QBARS - v22n2 Knaphill Azalea Propagation in the Northeast
Knaphill Azalea Propagation in the Northeast
Lawrence L. Carville, Middletown, Rhode Island
Much has been written over the recent years proclaiming the merits of the group of deciduous azaleas commonly referred to as the Knaphill azaleas. Although this subject is not entirely new, I feel that the introduction of this group from England provides both the grower and connoisseur with a most stimulating challenge. These plants are dependably hardy throughout the northeast, are vigorous in growth habit, easily propagated, and provide interesting accent in every landscape plan. I was first exposed to the beauty and vigor of these azaleas in 1957 and was privileged to be associated with Dr. A. F. Serbin at Tumble Brook Nursery in Bloomfield, Conn. Over a span of almost a decade we developed several techniques in the propagation and culture of Knaphill azaleas which I feel may be of interest to other growers.
The Knaphill azaleas are predominantly North American in origin in that six of the species used in their development are native to this country, namely, R. viscosum , R. nudiflorum , R. calendulaceum , R. speciosum , R. arborescens , and R. occidentale . Anthony Waterer began in 1860 to cross the Ghent azaleas with the Chinese molle and calendulaceum , the flame azalea. These crosses were furthered with the addition of the 'Albecan' ( occidentale x molle ) and arborescens , the sweet azalea. The Knaphill strain originated at Waterer's Knaphill Nursery but was further developed by Goldsworth Nursery, at Ilam Estate, Christchurch, N.Z., and beginning in 1922 at Exbury by Lionel de Rothschild. This rather extensive but interrelated breeding gives rise to four sub-groups of the Knaphill hybrids: Knaphill, Slocock, Ilam, and Exbury. Most trade publications today make little differentiation other than to list the group as Knaphill or Exbury hybrids.
Our experience with the Knaphill hybrids indicates that as a group they are completely winter hardy and have also tolerated some extremely dry summers. Although Frederick Lee 1 makes some rather definite zonal recommendations for growing these azaleas, I feel that they may be grown as far north as a line extending between Buffalo, Albany (N.Y.), Pittsfield, North Adams (Mass.), Concord (N. H.), and Augusta (Maine). There are, of course, exceptions both above and below this line, but generally speaking I would defend this as an arbitrary northern limit. More difficulty is encountered with these plants as we move south since they do not tolerate the extreme summer heat of the southern states. I agree with Lee that probably Atlanta, Georgia, is the most southerly point at which they may be grown successfully.
Tumble Brook Nursery is located in U. S. D. A. zone 6, and the annual precipitation is recorded as 43 inches. The annual mean temperature is 39 degrees F., and the annual mean maximum temperature is 60 degrees F. However, we recorded temperatures as low as -24 degrees F. in December 1962 with no snow cover and winds at velocities of 45-50 mph. During this same winter, we experienced fourteen consecutive days of below zero temperatures with no substantial injury to Knaphill azaleas of any age.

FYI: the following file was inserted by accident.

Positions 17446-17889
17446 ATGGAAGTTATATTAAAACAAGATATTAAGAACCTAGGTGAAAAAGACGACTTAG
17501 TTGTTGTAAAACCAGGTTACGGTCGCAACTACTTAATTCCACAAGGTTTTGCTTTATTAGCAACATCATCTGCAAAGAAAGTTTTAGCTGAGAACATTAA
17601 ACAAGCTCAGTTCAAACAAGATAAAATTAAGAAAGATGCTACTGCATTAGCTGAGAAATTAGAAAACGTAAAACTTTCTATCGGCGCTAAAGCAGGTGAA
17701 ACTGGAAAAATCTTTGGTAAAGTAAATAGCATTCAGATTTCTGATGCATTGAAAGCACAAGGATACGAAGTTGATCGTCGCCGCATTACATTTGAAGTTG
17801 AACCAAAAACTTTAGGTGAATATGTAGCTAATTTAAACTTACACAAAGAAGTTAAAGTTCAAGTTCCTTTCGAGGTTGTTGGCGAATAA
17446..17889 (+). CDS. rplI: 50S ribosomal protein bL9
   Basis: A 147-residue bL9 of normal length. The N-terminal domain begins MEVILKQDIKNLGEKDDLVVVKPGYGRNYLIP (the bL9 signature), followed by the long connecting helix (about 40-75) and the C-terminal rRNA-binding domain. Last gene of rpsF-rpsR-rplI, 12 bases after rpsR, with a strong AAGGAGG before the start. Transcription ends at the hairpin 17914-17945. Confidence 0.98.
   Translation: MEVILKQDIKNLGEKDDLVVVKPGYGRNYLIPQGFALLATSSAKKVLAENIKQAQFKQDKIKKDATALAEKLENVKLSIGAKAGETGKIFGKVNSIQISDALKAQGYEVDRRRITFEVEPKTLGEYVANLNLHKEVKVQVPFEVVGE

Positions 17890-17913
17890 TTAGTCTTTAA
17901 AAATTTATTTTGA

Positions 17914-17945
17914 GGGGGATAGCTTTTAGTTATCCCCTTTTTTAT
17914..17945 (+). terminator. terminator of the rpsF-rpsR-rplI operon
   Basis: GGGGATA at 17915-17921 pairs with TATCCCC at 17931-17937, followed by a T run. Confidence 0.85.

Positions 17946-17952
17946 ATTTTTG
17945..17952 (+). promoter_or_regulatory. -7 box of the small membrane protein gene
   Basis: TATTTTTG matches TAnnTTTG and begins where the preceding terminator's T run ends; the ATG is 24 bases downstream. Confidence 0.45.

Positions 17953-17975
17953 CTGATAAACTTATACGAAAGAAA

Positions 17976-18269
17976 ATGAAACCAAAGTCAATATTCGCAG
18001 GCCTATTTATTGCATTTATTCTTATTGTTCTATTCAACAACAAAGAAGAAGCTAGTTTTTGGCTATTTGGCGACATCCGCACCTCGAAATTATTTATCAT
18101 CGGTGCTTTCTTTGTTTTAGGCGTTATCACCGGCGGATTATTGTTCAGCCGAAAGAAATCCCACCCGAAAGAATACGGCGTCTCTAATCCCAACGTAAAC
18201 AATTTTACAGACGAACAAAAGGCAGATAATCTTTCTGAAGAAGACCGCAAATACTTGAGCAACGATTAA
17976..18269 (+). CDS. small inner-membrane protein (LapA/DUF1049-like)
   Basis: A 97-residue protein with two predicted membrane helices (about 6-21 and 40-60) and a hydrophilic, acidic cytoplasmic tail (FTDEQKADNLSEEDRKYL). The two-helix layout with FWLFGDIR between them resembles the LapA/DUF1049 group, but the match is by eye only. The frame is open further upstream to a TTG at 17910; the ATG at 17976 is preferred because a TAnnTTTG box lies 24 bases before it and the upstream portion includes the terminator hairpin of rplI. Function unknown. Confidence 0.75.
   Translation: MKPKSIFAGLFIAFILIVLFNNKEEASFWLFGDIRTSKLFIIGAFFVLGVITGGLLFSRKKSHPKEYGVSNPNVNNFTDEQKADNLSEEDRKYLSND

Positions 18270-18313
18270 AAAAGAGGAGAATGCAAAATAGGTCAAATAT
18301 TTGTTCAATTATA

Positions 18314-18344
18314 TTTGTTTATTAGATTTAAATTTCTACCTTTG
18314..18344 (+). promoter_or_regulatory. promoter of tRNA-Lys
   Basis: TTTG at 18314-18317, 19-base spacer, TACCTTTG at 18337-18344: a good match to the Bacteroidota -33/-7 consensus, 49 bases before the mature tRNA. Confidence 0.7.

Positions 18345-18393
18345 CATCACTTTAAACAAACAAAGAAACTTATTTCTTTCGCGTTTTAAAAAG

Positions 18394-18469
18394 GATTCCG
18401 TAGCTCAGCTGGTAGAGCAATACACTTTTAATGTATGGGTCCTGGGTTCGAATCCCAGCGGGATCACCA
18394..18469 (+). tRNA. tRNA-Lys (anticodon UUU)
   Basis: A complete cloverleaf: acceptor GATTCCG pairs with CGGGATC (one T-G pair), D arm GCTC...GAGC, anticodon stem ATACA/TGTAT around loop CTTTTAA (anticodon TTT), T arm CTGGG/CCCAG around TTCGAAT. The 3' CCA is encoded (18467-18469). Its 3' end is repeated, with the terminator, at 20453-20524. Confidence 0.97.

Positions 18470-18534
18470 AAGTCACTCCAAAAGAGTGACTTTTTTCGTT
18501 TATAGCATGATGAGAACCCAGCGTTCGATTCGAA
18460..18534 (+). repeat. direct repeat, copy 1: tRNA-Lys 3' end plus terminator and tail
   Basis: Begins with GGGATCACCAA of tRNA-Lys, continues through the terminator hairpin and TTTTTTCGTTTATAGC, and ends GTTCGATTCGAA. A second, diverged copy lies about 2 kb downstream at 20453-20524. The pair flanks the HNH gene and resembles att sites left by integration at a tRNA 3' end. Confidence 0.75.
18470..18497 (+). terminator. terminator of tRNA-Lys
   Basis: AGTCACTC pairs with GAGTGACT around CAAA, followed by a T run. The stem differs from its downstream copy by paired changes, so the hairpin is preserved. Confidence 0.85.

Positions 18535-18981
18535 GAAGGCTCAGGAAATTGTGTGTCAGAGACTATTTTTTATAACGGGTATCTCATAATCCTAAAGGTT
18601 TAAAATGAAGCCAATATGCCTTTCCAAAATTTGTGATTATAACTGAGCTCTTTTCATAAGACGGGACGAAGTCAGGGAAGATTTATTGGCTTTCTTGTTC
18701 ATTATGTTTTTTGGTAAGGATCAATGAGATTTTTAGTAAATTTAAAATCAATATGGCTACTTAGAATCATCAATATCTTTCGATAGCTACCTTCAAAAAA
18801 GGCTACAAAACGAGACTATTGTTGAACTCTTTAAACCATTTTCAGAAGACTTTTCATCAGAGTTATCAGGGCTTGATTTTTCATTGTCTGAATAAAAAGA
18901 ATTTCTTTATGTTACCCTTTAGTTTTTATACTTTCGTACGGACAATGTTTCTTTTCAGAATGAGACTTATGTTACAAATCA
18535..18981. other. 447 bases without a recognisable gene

In our earliest years of propagation, we soon found there was a great deal to learn before we could assure ourselves that one-year-old liners would be available to fill our production schedule. So many problems became apparent from time of cutting to the first frost that each season became a new challenge, placing us in the role of the observer and student. Nature is a demanding teacher and has demonstrated that although we have much to learn, some progress has been achieved.
Under normal growing conditions, we began taking softwood cuttings in early June and have taken them as late as August 28th. I found that the optimum time was the period between June 10-15th when cuttings are still green, semi-soft but not sticky, and before apical buds are evident. Cuttings are collected early in the day from stock plants which have been well watered at least two days previously. All cuttings are dipped briefly in a solution of captan- sevin-wiltprof 2 , drained, and stored in plastic bags in a cool shaded area until stock. I have found the cuttings may be stored for several days in this manner without deterioration from wilt, fungus, or bacteria.
In preparing cuttings for the propagating bench I strip all lower foliage leaving two or three pairs of leaves; pinch the top growth, and give a light side wound where necessary. Normally, only the heavier cuttings and some of the yellow hybrids (more difficult to root) are wounded. Cuttings are dipped in number three Hormodin and stock in the benches. I prefer a medium of 100% European sphagnum peat which has been thoroughly shredded, soaked, and treated with Aquagro. The addition of Aquagro, a commercial wetting agent, hastens capillary action within the medium and insures a uniform distribution of moisture which is critical when dealing with softwood cuttings